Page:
Damāvand during winter
|Elevation||5,610 m (18,410 ft)[disputed ]|
|Prominence||4,667 m (15,312 ft)
|Listing||Volcanic Seven Summits
Country high point
|Location||Amol, Māzandarān, Iran|
|Last eruption||5350 BCE ± 200 years|
|First ascent||905 by Abu Dolaf Kazraji|
Mount Damāvand (Persian: دماوند [dæmävænd] ( listen)), a potentially active volcano, is a stratovolcano which is the highest peak in Iran and the Middle East as well as the second highest volcano in Asia  It has a special place in Persian mythology and folklore. This peak is located in the middle of the Alborz range, adjacent to Varārū, Sesang, Gol-e Zard and Mīānrūd. The mountain is located near the southern coast of the Caspian Sea, in Damavand county, Tehran Province, 66 kilometres (41 miles) northeast of the city of Tehran.
Symbolism and mythology
Damavand is a significant mountain in Persian mythology. It is the symbol of Iranian resistance against despotism and foreign rule in Persian poetry and literature. In Zoroastrian texts and mythology, the three-headed dragon Aži Dahāka was chained within Mount Damāvand, there to remain until the end of the world. In a later version of the same legend, the tyrant Zahhāk was also chained in a cave somewhere in Mount Damāvand after being defeated by Kāveh and Fereydūn. Persian poet Ferdowsi depicts this event in his masterpiece, the Shahnameh:
بیاورد ضحاک را چون نوند
به کوه دماوند کردش ببند
He brings Zahhak, himself a mountain
to the peak of Damavand and binds his neck.
The mountain is said to hold magical powers in the Shahnameh. Damāvand has also been named in the Iranian legend of Arash as the location he fired his arrow to mark the Iran border. The famous poem Damāvand by Mohammad Taqī Bahār is also one fine example of the mountain's significance in Persian literature. The first verse of this poem reads:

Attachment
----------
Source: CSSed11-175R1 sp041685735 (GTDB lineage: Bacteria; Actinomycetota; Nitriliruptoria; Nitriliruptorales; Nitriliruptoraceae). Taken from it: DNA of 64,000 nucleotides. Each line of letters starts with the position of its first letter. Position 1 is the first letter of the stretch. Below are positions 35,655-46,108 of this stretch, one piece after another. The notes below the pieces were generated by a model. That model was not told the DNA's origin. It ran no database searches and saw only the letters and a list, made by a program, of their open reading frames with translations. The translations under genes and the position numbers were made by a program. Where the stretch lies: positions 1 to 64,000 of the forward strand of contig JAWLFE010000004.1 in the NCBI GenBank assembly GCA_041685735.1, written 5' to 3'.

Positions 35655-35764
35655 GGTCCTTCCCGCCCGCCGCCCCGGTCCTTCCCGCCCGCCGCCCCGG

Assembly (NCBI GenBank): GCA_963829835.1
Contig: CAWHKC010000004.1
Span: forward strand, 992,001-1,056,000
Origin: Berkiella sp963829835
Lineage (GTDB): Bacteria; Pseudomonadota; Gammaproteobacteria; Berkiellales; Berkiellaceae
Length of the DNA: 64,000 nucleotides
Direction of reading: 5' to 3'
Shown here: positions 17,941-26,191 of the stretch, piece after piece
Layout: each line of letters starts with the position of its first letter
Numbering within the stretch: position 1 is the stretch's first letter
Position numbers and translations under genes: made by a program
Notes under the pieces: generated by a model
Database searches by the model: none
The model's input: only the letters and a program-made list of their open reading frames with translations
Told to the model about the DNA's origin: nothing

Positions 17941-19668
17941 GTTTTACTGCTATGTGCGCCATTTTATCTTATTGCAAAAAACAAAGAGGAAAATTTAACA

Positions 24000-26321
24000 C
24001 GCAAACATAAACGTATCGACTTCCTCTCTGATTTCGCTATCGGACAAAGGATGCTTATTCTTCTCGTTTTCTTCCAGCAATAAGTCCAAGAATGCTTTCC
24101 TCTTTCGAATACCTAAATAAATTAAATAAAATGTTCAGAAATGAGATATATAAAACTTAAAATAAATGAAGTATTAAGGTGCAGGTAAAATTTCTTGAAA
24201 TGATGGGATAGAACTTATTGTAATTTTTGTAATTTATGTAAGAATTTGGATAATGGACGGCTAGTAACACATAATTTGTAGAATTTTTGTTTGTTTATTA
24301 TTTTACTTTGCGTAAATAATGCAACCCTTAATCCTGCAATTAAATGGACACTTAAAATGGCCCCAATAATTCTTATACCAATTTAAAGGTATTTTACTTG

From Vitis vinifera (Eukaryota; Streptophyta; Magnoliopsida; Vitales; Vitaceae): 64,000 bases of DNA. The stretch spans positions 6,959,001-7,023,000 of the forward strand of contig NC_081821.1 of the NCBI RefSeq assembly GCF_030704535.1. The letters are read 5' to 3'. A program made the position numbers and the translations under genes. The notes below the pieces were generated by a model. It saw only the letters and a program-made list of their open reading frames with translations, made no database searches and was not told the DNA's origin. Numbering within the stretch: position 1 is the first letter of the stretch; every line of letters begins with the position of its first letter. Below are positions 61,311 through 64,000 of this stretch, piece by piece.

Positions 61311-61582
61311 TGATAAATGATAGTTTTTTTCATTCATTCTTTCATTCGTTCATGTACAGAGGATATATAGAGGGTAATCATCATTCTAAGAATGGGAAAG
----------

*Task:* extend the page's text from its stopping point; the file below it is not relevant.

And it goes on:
ای دیو سپید پای در بند
Ay dīve sepīde pāī dar band,
Oh white giant with feet in chains
ای گنبد گیتی، ای دماوند
Ay gonbade gītī, ay Damāvand
Oh dome of the world, Oh Mount Damāvand
Mount Damavand first erupted in the Pleistocene almost 1.78 million years ago. After several known eruptions around 600,000 and 280,000 years ago, it finally erupted about 7300 years ago in the Holocene. Its steep cone is formed of ash and lava flows that are mainly made of trachyte, andesite and basalt. The Quaternary lavas are directly located on the Jurassic sediments. The volcano is crowned by a small crater with sulfuric deposits. There are also fumaroles, hot springs, and mineral deposits of travertine. Mount Damavand could be considered as a potentially active volcano, since there are fumaroles near the summit crater emitting sulfur, which were known to be active on July 6, 2007.
Mineral hot springs are mainly located on the volcano's flanks and at the base, giving evidence of volcanic heat comparatively near the surface of the earth. While no historic eruptions have been recorded, hot springs at the base and on the flanks, and fumaroles and solfatara near the summit, indicate a hot or cooling magma body still present beneath the volcano.